The government has announced that doctors and nurses will now be exempt from the restricted Certificates of Sponsorship Tier 2 visa scheme and will instead fall under the unrestricted Certificates of Sponsorship Tier 2 visa scheme. While this change is likely to be beneficial over the long term, it may take a while for the benefits to be felt.
NHS employers may find changes are a challenge before becoming an improvement
Under the old system, NHS employers recruiting personnel were guaranteed priority in the visa allocation process. This meant that, assuming their applicants met all the necessary requirements, it would be unlikely that their applications would be refused. Now NHS sponsors may find that they need to apply to the Home Office for an increase in their unrestricted CoS allocation in order to cope with the change and, while these applications are likely to be rubber-stamped as quickly as the Home Office can process them, NHS sponsors may have to use the Premium Service (with its premium costs) until their allocation is increased.
Non-NHS employers may need to wait for the bottleneck to clear
It’s a fair assumption that one of the catalysts for this change was the fact that restricted CoS Tier 2 visa applications have exceeded the allocated capacity, every single month since December 2017. The government estimates that removing doctors and nurses from the restricted CoS pathway will free up 40% of capacity and although it’s unclear how they calculated these figures, which may be on the generous side, there can be little doubt that the change should be of long-term benefit to non-NHS sponsors. In the short term, however, employers may have to wait for the existing bottleneck to clear before they can start to see real improvements.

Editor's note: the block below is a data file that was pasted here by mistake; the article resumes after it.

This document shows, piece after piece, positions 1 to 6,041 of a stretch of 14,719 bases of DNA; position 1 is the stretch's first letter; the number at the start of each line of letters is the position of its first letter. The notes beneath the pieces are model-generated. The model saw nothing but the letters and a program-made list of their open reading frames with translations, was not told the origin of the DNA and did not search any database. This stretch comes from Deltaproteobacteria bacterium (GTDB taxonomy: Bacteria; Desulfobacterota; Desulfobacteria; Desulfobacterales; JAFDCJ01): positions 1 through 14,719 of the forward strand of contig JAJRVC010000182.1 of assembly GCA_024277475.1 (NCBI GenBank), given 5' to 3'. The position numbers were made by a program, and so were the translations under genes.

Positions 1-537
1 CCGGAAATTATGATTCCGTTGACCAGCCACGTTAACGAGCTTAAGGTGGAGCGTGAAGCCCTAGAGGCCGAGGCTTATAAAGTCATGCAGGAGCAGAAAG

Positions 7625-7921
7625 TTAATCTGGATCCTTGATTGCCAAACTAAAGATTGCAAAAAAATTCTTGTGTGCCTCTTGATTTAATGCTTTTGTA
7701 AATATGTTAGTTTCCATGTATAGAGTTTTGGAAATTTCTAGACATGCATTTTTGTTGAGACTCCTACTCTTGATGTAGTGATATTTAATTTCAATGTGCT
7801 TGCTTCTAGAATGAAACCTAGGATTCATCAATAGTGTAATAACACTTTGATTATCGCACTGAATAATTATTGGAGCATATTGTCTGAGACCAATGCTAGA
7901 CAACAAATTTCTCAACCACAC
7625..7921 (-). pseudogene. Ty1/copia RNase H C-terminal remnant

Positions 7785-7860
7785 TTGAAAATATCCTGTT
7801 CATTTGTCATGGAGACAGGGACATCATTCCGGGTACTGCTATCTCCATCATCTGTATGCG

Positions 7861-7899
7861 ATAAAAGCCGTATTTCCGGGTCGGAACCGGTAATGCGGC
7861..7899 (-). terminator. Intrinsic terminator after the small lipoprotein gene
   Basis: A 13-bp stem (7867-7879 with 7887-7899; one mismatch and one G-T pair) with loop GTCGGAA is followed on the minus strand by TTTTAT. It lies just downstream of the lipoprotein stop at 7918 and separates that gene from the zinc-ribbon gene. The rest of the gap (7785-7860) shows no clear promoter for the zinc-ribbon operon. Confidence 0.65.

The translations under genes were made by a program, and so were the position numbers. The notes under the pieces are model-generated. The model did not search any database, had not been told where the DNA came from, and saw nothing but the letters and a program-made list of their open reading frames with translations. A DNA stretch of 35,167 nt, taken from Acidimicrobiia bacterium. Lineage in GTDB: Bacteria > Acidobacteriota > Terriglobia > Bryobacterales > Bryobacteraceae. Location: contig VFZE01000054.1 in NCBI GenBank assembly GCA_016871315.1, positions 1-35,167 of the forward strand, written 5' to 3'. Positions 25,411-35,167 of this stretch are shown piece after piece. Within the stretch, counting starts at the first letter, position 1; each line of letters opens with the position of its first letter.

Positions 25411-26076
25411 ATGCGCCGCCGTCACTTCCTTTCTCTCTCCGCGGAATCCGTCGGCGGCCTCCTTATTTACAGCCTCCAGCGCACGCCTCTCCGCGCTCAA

The unrestricted CoS Tier 2 application process could become clogged up
While unrestricted CoS Tier 2 applications do not have the cap which restricted ones do, they still require processing time, which means that unless there’s a significant drop in the number of applications for medical personnel, this change may simply move the bottleneck from one place to another, at least in the short term. Hopefully, if need be, the government will increase capacity and/or find ways to streamline the process.
This change is ‘under review’
The government has stated that this change ‘will be kept under review’. While there is no plain-English guide to what this means in practical terms, given current sensitivities around the topic of immigration, this could be a hint that the government is prepared to reconsider this change if it emerges that it results in a substantial increase in the range of roles being sponsored.
There have been minor updates to other visa tiers
There have been minor changes to both Tier 1 and Tier 4 visas. One change which may be particularly worthy of note is that the government has reversed its decision to backdate a change to the calculation of the time in which an individual was absent from the country. The new system will still be used for periods of leave granted on or after 11 January 2018, but not for periods of leave granted up to that point.